In truth, you won't actually need a lot of the things you fantasize you'll need.
from Signal vs Noise
Much of the Requirements Management Tools market (or more broadly the Application Lifecycle Management Tools market) relies on fantasy. People fantasize about things they think they'll need in a tool. They imagine how well their projects will run once they own the tool. They convince themselves to buy the tool. This fantasy is often supported by a the tool vendor's sales team.
I've worked with a lot of companies who have invested in such tools. My experiences have been eerily similar:
When I ask how they're applying the toolset, I'm met with slight embarrassment. They explain how they're not really using the tool to its fullest. Yet. But that they really intend to do better. They think more training or governance might help. They assume their situation is unique - that their peers at other companies are actually using all the features and doing all of the things that they're supposed to do.
Unfortunately, this the norm, not the exception. When building CaseComplete, we took a step back and asked what we really needed in a requirements tool. If we wanted to build a tool that people would actually use, what would it look like? This led us towards a few principles:
- Communicate - Don't Document. The point of gathering requirements is not to produce dry, unreadable documents - the point is to communicate. The tool should make it easier to share ideas - whether on paper, on your computer screen, on an LCD projected for a group, or whatever. The tool should make it easy to communicate what problem you're trying to solve and what the solution will be.
- Be Productive Immediately. In reality, most people don't even use a specialized tool for gathering requirements. They use a word processor and a spreadsheet and share these documents amongst themselves.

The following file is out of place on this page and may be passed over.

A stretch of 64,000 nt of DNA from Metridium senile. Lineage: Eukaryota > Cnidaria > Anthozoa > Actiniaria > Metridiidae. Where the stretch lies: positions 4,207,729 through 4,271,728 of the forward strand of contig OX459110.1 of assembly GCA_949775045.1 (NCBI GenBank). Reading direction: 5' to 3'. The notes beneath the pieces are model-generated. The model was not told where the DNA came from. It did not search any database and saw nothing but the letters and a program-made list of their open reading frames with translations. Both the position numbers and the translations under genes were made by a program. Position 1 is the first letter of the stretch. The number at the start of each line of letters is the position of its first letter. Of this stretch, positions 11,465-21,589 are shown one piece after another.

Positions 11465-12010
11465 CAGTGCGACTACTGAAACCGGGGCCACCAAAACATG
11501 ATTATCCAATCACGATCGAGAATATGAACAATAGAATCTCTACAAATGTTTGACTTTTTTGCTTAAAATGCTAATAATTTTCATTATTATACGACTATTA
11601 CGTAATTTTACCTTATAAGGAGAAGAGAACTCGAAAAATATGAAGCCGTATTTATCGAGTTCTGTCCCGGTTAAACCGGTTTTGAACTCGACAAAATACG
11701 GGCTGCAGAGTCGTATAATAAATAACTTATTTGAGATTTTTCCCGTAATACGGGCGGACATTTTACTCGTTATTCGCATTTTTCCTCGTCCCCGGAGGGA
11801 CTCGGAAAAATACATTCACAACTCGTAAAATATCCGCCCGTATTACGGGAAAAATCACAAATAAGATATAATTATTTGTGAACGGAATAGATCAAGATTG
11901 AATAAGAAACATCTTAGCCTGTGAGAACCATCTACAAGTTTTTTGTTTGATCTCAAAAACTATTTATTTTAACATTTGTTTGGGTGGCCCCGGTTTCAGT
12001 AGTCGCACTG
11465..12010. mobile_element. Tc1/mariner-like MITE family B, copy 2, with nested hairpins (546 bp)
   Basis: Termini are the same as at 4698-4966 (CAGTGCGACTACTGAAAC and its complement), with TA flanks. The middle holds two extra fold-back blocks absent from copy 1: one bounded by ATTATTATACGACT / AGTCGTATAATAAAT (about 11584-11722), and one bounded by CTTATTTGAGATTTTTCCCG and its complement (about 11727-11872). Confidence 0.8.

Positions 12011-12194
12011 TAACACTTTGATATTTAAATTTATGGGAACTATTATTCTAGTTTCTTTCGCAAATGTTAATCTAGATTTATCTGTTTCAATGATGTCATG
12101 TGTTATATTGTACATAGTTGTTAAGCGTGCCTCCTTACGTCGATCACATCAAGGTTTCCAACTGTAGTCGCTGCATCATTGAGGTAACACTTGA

Getting started with the tool should be as easy as firing up your word processor. You shouldn't have to submit a help desk ticket to get an account. Or get a week of formal training. Or wait for a system administrator to set up a project for you. Like your word processor, you should be able to fire it up and start gathering requirements in minutes.
- Capture the right info. The out-of-the-box experience for the tool shouldn't be a blank slate. Nor should it be a rigid template leaving you wondering what information you should populate into a field. The tool should guide you through gathering the right information at the right time. And since gathering requirements involves capturing different pieces of related information, the tool should capture those linkages too.
- Requirements Shouldn't Become a Burden. Gathering requirements isn't a matter of writing things down. It's a process of discovery. So we should expect our requirements to be in a state of continuous change. As the amount of requirements that we've captured grows, it shouldn't get harder and harder to change. The tool should make that easy for us - keeping all the linkages and relationships and ordering in place, making it easy for us to see the impact of our changes.
We tried to achieve all of these principles when we built CaseComplete and we're still trying to find ways to make it better. Let us know what you think - and tell us what you really need in a requirements management tool.